Regulators may consider imposing minimum quality targets that carry potential penalties or other enforcement actions if not met. However, this may result in heavy-handed enforcement that impedes operators’ ability to deploy networks and meet QoS targets. Instead, regulators should consider establishing frameworks that encourage deployment and innovation, allowing consumer choice to reward operators that distinguish themselves with better quality or tailored services.
Shifting mandates and roles in the digital era
While traditional responsibilities remain relevant at regulatory stages G4 and G5, the approach to meeting them shifts. Previous iterations of regulatory responsibilities relied on rule-based approaches to regulation. At G4 and G5 stages, a principles-based approach provides market players with more flexibility to adapt to a convergent and a progressively more digital environment. As the ITU has noted, establishing high-level principles allows for flexible solutions even in complex areas (ITU 2020).
As an example, a rules-based approach to fair service pricing may be to establish maximum prices for various services, whereas a principles-based approach may establish that operators cannot charge “unreasonable” fees for their services relative to the cost of supplying them without specifying price ceilings. The principles-based approach allows operators set prices as they see fit but leaves open the possibility of regulatory review.
In terms of spectrum management, governments that employ a rules-based approach may require operators to deploy specific technologies in certain bands. For instance, in 1987, European Economic Community’s Directive 87/372/EEC established that member states should reserve the 900 MHz band exclusively for GSM technology. Switching to a more principles-based approach, in 2009, the European Commission modified the 1987 directive to take a technology-neutral approach, opening the 900 MHz band for “…GSM and UMTS systems, as well as for other terrestrial systems capable of providing electronic communications services that can coexist with GSM systems.”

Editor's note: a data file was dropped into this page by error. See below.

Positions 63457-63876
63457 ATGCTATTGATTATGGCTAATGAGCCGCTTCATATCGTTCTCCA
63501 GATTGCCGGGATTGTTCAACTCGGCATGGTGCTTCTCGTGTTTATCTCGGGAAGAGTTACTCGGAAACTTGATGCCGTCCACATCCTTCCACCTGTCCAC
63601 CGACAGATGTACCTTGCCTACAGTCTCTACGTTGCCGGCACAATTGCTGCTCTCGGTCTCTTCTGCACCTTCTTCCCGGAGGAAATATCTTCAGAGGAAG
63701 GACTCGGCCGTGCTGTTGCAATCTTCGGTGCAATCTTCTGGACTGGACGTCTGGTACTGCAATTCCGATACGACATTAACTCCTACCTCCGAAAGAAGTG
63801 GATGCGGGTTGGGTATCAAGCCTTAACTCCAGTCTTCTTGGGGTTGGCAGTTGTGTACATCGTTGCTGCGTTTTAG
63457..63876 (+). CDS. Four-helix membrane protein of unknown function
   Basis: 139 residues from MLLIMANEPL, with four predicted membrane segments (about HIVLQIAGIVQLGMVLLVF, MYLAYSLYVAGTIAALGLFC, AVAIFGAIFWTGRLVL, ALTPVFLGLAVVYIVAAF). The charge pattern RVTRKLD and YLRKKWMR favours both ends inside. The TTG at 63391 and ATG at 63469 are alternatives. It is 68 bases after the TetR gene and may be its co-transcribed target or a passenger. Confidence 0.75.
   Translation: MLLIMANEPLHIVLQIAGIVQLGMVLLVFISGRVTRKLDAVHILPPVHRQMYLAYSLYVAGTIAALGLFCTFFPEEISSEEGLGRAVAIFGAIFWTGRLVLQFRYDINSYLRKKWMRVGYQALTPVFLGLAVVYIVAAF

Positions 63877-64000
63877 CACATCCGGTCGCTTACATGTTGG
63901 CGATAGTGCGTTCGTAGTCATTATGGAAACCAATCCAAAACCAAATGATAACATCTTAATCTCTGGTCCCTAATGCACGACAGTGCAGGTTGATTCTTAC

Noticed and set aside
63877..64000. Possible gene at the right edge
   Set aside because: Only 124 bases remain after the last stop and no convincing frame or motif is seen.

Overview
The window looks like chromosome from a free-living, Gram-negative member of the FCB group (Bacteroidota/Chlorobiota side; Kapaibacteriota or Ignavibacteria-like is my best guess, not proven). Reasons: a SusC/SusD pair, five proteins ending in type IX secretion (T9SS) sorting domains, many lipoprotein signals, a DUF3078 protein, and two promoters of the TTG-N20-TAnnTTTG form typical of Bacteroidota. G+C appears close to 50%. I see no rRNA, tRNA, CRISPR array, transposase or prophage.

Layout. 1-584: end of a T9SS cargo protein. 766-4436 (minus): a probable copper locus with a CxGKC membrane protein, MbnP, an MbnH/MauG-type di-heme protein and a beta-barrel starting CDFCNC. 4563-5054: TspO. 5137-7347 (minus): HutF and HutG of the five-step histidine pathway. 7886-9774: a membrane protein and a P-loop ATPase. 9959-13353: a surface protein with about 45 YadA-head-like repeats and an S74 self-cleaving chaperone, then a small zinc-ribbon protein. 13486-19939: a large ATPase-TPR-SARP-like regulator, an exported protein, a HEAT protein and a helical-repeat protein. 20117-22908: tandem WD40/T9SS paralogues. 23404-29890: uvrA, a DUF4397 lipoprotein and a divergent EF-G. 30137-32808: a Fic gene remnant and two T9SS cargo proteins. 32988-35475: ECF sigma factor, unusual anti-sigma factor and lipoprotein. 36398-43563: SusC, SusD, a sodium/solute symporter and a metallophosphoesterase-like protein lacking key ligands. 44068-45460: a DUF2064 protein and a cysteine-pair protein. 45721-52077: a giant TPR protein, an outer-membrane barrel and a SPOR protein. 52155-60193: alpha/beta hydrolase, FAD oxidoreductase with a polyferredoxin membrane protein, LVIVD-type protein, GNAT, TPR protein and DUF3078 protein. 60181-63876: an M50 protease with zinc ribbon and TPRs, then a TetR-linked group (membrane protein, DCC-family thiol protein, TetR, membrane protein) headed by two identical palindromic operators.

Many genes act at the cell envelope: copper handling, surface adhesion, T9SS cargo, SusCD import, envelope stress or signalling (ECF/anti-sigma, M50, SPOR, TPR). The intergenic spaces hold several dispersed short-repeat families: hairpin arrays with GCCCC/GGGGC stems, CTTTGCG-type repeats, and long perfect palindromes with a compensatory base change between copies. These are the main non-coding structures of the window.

Just as convergence and technological development demanded leaps between previous generations of regulation, so too do new services and the technological challenges they bring, such as the Internet of Things (IoT), data protection, cybersecurity, and over-the-top (OTT) services. While the regulator’s responsibilities that developed during previous regulatory generations remain important, the transition to G4 and beyond requires regulators to adapt existing responsibilities to the digital environment while adding new ones only as necessary. Licensing, for instance, will remain a vital function of all regulators, but governments continue to shift toward multiservice and unified authorization schemes as they streamline licensing, promote technological converge, and encourage competition.
Modernization of regulators in the digital environment
Presently, governments are assessing whether and how to adapt their regulatory frameworks to address the rise of new digital services. Prior to modifying regulatory frameworks, governments should undertake targeted, thorough, inclusive, and transparent review processes of the digital services in question to determine whether regulation is needed. This should include defining the scope of services under review, identifying whether there are issues to be addressed, assessing whether the existing regulatory framework is sufficient to address these issues, and considering the regulatory model that imposes the least burden on government and industry.
Rather than bring digital services under existing ICT regulatory frameworks, governments are often seeking to employ alternative means of regulation, such as deregulation or self-regulation. Deregulation presents the least burdensome option for governments and service providers, lifting existing oversight and compliance requirements. For example, in 2018, Thailand’s National Broadcasting and Telecommunications Commission (NBTC) reduced the fee for digital TV operators by up to 26 per cent to help operators cope with shifting consumer preferences. This deregulatory measure was a win-win for market players as it eased burdens on traditional audiovisual operators without imposing regulation on new digital platforms.